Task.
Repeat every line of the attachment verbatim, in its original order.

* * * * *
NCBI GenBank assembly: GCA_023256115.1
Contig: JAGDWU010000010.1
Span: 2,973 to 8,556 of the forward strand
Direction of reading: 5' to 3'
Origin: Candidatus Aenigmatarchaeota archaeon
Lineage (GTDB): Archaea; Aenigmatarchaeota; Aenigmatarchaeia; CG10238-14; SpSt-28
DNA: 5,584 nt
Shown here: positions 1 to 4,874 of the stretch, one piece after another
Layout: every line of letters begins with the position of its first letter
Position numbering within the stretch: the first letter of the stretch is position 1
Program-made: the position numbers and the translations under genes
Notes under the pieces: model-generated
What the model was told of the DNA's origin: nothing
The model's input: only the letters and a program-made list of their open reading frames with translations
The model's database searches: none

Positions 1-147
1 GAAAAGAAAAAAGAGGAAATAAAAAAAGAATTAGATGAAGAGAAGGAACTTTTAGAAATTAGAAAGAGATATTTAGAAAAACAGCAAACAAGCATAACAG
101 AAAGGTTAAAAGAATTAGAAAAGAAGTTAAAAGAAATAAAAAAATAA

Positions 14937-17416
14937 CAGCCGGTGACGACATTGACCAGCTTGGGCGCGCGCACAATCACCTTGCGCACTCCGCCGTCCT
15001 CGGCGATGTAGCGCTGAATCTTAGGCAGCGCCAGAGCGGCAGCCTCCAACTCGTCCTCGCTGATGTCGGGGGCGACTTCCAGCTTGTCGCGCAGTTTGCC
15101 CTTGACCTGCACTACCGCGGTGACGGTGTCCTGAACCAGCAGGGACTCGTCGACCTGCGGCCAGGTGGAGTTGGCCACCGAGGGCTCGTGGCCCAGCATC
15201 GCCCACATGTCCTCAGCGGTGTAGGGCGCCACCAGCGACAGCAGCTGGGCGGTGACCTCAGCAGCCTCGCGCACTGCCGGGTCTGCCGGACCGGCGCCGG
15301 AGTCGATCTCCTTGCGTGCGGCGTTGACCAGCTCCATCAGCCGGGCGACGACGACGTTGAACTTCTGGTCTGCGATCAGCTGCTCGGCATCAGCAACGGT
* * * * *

NCBI GenBank assembly: GCA_023256115.1
Contig: JAGDWU010000010.1
Span: 2,973 to 8,556 of the forward strand
Direction of reading: 5' to 3'
Origin: Candidatus Aenigmatarchaeota archaeon
Lineage (GTDB): Archaea; Aenigmatarchaeota; Aenigmatarchaeia; CG10238-14; SpSt-28
DNA: 5,584 nt
Shown here: positions 1 to 4,874 of the stretch, one piece after another
Layout: every line of letters begins with the position of its first letter
Position numbering within the stretch: the first letter of the stretch is position 1
Program-made: the position numbers and the translations under genes
Notes under the pieces: model-generated
What the model was told of the DNA's origin: nothing
The model's input: only the letters and a program-made list of their open reading frames with translations
The model's database searches: none

Positions 1-147
1 GAAAAGAAAAAAGAGGAAATAAAAAAAGAATTAGATGAAGAGAAGGAACTTTTAGAAATTAGAAAGAGATATTTAGAAAAACAGCAAACAAGCATAACAG
101 AAAGGTTAAAAGAATTAGAAAAGAAGTTAAAAGAAATAAAAAAATAA

Positions 14937-17416
14937 CAGCCGGTGACGACATTGACCAGCTTGGGCGCGCGCACAATCACCTTGCGCACTCCGCCGTCCT
15001 CGGCGATGTAGCGCTGAATCTTAGGCAGCGCCAGAGCGGCAGCCTCCAACTCGTCCTCGCTGATGTCGGGGGCGACTTCCAGCTTGTCGCGCAGTTTGCC
15101 CTTGACCTGCACTACCGCGGTGACGGTGTCCTGAACCAGCAGGGACTCGTCGACCTGCGGCCAGGTGGAGTTGGCCACCGAGGGCTCGTGGCCCAGCATC
15201 GCCCACATGTCCTCAGCGGTGTAGGGCGCCACCAGCGACAGCAGCTGGGCGGTGACCTCAGCAGCCTCGCGCACTGCCGGGTCTGCCGGACCGGCGCCGG
15301 AGTCGATCTCCTTGCGTGCGGCGTTGACCAGCTCCATCAGCCGGGCGACGACGACGTTGAACTTCTGGTCTGCGATCAGCTGCTCGGCATCAGCAACGGT